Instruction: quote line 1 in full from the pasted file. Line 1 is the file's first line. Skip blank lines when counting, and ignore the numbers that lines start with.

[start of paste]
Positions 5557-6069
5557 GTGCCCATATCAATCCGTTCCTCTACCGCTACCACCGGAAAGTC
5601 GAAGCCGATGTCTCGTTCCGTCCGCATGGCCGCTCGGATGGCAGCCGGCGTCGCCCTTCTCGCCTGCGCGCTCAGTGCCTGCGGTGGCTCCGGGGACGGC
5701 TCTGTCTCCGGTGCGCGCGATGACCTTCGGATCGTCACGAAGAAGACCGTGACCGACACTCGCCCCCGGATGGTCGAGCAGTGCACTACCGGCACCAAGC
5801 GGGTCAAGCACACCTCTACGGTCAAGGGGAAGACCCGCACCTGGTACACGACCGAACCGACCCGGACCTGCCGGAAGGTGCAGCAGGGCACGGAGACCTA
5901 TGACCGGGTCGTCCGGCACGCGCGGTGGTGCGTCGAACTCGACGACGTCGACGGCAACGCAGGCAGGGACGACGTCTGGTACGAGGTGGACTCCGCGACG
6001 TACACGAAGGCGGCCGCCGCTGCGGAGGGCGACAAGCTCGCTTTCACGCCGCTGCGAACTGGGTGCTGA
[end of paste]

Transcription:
Positions 5557-6069